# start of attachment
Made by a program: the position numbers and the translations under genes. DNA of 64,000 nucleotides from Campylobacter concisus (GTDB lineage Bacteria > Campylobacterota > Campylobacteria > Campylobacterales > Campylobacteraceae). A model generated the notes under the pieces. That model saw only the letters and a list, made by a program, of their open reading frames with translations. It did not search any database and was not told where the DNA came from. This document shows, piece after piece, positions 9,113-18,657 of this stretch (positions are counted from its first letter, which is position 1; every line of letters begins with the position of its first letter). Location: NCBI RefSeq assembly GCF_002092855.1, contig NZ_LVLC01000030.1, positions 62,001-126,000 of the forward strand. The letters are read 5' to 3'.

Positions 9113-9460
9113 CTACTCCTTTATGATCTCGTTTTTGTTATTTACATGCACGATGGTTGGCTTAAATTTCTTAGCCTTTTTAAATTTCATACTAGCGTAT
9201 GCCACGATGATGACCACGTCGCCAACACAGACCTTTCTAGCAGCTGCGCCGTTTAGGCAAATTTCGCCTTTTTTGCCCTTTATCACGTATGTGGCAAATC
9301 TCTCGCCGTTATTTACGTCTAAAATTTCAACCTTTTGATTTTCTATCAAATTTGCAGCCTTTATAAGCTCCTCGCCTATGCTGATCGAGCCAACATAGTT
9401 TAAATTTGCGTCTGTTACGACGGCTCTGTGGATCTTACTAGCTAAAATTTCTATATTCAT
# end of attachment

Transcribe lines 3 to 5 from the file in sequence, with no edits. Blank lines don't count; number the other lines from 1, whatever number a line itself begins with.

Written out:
9113 CTACTCCTTTATGATCTCGTTTTTGTTATTTACATGCACGATGGTTGGCTTAAATTTCTTAGCCTTTTTAAATTTCATACTAGCGTAT
9201 GCCACGATGATGACCACGTCGCCAACACAGACCTTTCTAGCAGCTGCGCCGTTTAGGCAAATTTCGCCTTTTTTGCCCTTTATCACGTATGTGGCAAATC
9301 TCTCGCCGTTATTTACGTCTAAAATTTCAACCTTTTGATTTTCTATCAAATTTGCAGCCTTTATAAGCTCCTCGCCTATGCTGATCGAGCCAACATAGTT